What comes to mind when you think about New Zealand? If you are like most people outside the small Asia Pacific country, you probably are going to think about sheep, kangaroos and milk. You would be forgiven for this assumption, because New Zealand has historically been a farming country. The country was first recognized when William Hobson signed a treaty with chiefs of native tribes in 1840. The European settlers worked with natives to build a strong agricultural community, which was the basis for the nation’s economy for many years.
However, New Zealand has since grown into a more developed country. It has come remarkably far in the past half century and its economy is disproportionately larger than its population. Many different industries play a role in strengthening the New Zealand economy.
The economy has grown substantially as New Zealand becomes more diversified. It is now the 53rd largest economy in the world, even though it is only the 126th most populated. This wouldn’t have been possible if it remained a purely agricultural society.
What changes have helped make New Zealand a growing economy? What lessons can developing nations take from this country success story? Here are some examples of economic reforms and developments that have propelled the company to success.
Globalization and investment of the manufacturing industry
New Zealand has historically had a rather weak manufacturing sector. One of the biggest reasons for this was their emphasis on protectionism that became a tradition after the country was first founded. New Zealand started to shift towards globalization around the beginning of the 20th Century. The first world war caused the country to pull back from globalization and reinforce its protectionist approach. The country went back-and-forth between globalization and isolationism for the following decades, but it has finally started to embrace the benefits of a global manufacturing model.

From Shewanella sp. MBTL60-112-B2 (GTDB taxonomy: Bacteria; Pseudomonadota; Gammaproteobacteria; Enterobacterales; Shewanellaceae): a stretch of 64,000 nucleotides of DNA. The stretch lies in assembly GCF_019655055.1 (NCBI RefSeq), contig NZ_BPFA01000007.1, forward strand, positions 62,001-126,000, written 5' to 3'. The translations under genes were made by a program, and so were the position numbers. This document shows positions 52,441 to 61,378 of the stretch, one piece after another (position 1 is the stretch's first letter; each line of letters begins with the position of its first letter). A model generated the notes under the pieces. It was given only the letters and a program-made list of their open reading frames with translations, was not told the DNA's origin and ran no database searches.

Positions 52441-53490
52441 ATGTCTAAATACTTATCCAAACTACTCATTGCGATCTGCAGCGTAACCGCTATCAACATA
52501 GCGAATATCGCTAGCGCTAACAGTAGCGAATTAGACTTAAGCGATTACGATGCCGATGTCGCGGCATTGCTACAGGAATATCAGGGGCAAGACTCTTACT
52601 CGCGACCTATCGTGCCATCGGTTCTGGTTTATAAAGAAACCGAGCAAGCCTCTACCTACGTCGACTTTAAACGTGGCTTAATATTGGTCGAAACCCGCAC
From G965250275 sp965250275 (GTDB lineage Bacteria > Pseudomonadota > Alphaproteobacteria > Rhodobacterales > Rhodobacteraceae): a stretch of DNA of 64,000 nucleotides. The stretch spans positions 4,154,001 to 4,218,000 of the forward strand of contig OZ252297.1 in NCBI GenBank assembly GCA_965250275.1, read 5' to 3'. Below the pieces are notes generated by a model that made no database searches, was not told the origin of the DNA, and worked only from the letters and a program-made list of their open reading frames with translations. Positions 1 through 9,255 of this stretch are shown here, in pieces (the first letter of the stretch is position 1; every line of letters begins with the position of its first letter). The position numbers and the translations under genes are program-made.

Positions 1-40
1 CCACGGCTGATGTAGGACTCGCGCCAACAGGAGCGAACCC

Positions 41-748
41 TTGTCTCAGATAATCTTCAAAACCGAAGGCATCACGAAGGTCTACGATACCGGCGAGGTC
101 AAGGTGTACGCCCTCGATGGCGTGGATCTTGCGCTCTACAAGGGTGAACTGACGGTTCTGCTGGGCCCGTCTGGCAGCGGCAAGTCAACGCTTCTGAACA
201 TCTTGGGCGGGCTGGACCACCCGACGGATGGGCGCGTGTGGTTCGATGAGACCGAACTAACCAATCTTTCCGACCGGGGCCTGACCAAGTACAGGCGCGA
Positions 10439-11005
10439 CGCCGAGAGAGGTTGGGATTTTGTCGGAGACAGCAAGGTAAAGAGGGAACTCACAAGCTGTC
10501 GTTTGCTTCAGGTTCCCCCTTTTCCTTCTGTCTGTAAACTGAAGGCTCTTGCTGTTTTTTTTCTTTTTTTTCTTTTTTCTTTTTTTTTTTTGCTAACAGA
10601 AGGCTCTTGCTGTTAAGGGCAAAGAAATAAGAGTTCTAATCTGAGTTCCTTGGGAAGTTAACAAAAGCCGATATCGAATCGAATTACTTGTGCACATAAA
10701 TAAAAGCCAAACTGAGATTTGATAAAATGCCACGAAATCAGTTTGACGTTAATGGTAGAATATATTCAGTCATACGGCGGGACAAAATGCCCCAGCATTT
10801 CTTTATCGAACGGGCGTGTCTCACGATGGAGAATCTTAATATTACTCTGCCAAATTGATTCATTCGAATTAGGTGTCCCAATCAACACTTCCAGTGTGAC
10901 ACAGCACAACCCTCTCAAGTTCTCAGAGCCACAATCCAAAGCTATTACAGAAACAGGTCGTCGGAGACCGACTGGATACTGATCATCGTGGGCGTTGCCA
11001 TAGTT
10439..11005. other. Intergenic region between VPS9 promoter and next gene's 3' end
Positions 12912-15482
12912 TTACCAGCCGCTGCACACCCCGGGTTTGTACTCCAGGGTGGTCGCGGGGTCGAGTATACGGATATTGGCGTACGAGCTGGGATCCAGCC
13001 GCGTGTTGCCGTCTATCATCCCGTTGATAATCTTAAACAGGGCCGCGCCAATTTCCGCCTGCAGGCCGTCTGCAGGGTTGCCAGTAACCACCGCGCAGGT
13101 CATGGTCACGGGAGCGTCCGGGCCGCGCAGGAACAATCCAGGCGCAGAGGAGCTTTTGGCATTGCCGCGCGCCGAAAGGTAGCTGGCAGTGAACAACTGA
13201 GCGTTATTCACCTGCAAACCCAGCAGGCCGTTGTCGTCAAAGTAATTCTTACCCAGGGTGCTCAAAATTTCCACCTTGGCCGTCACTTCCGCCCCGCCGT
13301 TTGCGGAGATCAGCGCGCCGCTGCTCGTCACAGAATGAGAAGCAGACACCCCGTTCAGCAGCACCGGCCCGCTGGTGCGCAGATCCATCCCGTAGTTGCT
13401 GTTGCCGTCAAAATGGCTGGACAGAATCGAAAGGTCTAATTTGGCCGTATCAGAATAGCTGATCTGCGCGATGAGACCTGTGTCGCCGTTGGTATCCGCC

Today, the manufacturing sector is the second largest employer in the country. There are 287,800 New Zealanders working in manufacturing businesses. They account for over 15% of all employees.
Industrialization is playing an important role in economic growth. More New Zealanders will benefit from this transition. New Zealand has started to outsource a lot of products that it used to import. This is fixing the trade balance and is making the country more self-sufficient.
Growth of e-commerce
E-commerce is becoming increasingly important to New Zealand. A report released last summer showed the New Zealand e-commerce sector was worth $4.2 billion. This was a 16% increase from the previous year. Some of the sectors are growing faster than others. A number of gaming companies are emerging in NZ, which are growing surprisingly rapidly. This sector is now worth around $2.4 billion.
E-commerce has proven to be a highly efficient model for economic growth. It has also incentivized the country to invest in the Internet infrastructure that gives New Zealanders access to the global gig economy. This has enabled New Zealanders to earn money from other countries, which further stimulates the economy.
Importance of a strong central bank and social safety nets
New Zealand has a strong central bank. The country has been more dependent on government involvement than most other developed economies. It has a highly advanced social security system for such a small country. This has apparently played a key role in strengthening the economy.
Emerging economies should consider these findings
Emerging markets are growing at an unprecedented pace this century. Developing economies in Asia, Africa and the Middle East are looking towards other recently developed economies for inspiration.
New Zealand is a stellar success story of a country that crew from humble beginnings in a short period of time. There are a couple of major takeaways that smaller developing economies should focus on, as they try to learn from New Zealand’s growth. They should consider the importance of a strong manufacturing sector, which has played an important role in driving growth in New Zealand. They should also invest in a strong central bank and social safety nets that come with it.